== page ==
Tonight, we begin the Triduum, the Three Days. They are the holiest of days in the whole liturgical calendar, and they are the days that we begin our journey through crucifixion and into resurrection. It is a time for us to reflect on the meaning of the cross and how we are called to make the way of the cross our own way of living. We find ourselves in moments of solemnity and moments of celebration. We begin tonight, and our worship continues for until the close of the Easter Vigil. (This is why the dismissal is missing from the service on Maundy Thursday and Good Friday!)
The question of what it means to live the way of the cross begins with the service in which we read about the foot washing in the Gospel according to John. After washing the disciples’ feet, Jesus says, “Do you know what I have done to you? 13 You call me Teacher and Lord—and you are right, for that is what I am. 14 So if I, your Lord and Teacher, have washed your feet, you also ought to wash one another’s feet. 15 For I have set you an example, that you also should do as I have done to you.” (John 13:12b-15 NRSV) In Jesus, we witness the act of servant ministry and servant leadership. If the Christ washes the disciples’ feet, it begs the question of whose feet we, the Church, should be unwilling to wash. It seems clear that the example set by Jesus means that there is no person to whom our doors should be shut.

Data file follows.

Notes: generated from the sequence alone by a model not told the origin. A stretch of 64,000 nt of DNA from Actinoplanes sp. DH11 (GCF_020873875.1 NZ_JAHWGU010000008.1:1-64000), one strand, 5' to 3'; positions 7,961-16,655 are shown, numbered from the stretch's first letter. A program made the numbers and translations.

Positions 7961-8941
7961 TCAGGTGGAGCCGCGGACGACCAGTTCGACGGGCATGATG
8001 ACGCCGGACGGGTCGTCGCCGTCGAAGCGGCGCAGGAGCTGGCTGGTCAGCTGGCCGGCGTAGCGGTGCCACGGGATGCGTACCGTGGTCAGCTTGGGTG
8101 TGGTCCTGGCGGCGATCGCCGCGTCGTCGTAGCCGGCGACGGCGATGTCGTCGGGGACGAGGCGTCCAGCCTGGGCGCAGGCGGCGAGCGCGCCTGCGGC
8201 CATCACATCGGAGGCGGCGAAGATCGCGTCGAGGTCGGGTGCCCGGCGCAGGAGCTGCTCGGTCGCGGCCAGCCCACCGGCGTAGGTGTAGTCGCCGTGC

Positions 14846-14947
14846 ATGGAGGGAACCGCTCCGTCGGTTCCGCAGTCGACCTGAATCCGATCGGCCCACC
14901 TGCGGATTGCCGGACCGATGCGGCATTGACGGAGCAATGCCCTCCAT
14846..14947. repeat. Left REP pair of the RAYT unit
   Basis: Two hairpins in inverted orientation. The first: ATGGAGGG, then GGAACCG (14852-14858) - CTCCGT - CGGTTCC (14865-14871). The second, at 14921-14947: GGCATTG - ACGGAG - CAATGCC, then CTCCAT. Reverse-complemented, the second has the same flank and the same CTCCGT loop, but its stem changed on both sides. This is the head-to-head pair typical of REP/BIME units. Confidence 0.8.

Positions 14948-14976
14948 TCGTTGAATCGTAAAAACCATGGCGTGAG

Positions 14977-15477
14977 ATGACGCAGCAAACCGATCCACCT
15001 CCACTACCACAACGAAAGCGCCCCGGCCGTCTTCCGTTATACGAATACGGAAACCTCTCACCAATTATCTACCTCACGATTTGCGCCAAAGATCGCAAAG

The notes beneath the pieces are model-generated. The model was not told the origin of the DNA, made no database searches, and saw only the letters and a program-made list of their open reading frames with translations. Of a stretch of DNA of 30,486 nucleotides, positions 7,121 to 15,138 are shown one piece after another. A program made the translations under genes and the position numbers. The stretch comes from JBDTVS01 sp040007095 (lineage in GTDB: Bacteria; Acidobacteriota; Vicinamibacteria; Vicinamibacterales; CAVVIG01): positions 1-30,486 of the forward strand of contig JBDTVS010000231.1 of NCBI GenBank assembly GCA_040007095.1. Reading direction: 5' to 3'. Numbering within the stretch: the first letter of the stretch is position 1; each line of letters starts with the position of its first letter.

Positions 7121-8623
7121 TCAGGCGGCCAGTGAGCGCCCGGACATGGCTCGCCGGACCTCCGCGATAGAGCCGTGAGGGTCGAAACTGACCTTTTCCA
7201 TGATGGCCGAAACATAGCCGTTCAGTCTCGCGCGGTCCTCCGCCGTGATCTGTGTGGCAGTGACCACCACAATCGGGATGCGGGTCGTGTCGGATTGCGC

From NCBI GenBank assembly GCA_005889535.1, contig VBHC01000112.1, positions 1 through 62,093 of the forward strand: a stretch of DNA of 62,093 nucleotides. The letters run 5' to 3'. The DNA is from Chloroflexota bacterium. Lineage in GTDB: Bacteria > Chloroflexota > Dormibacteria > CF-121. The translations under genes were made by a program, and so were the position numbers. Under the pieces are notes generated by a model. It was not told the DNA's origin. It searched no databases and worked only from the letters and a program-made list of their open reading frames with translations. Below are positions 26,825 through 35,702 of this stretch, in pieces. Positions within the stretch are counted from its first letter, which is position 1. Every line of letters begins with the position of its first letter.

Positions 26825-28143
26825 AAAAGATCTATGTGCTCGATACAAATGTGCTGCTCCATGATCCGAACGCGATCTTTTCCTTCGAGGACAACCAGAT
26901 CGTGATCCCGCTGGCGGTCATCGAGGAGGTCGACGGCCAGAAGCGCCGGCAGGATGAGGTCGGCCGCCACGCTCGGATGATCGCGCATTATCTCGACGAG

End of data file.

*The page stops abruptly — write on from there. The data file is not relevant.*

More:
The foot washing ceremony invites reflection on how to welcome and how to practice relationship with one another and with our neighbors. It is not simply about going out into the world to wash the feet of our neighbors. It is also about opening ourselves up to hear from our neighbors and to listen to those cares, joys, concerns, and celebrations just as intently as we listen to those from within our own parish. The servant leadership set by Jesus is a practice that, I think, requires trust in the Holy Spirit. It is a trust that allows us to be open to the other and to listen with wide open hearts. We are called forward in mission to kneel before our city and our neighbors in acts of servant ministry time and again.
Of course, the danger is that we show up with our minds already made up about what a neighborhood or school or community needs. We forget that the foot washing comes after the disciples walked with Jesus for years, and we forget that the walking with one another is precisely how we practice welcome and servant leadership. In walking together, we are able to listen and to discern how the Holy Spirit is inviting us forward in ministry. The pace of walking allows us to talk and to notice things and to hear surprises as we walk a shared path. It is into this type of servant ministry that Jesus calls us – to love one another just as he has loved us.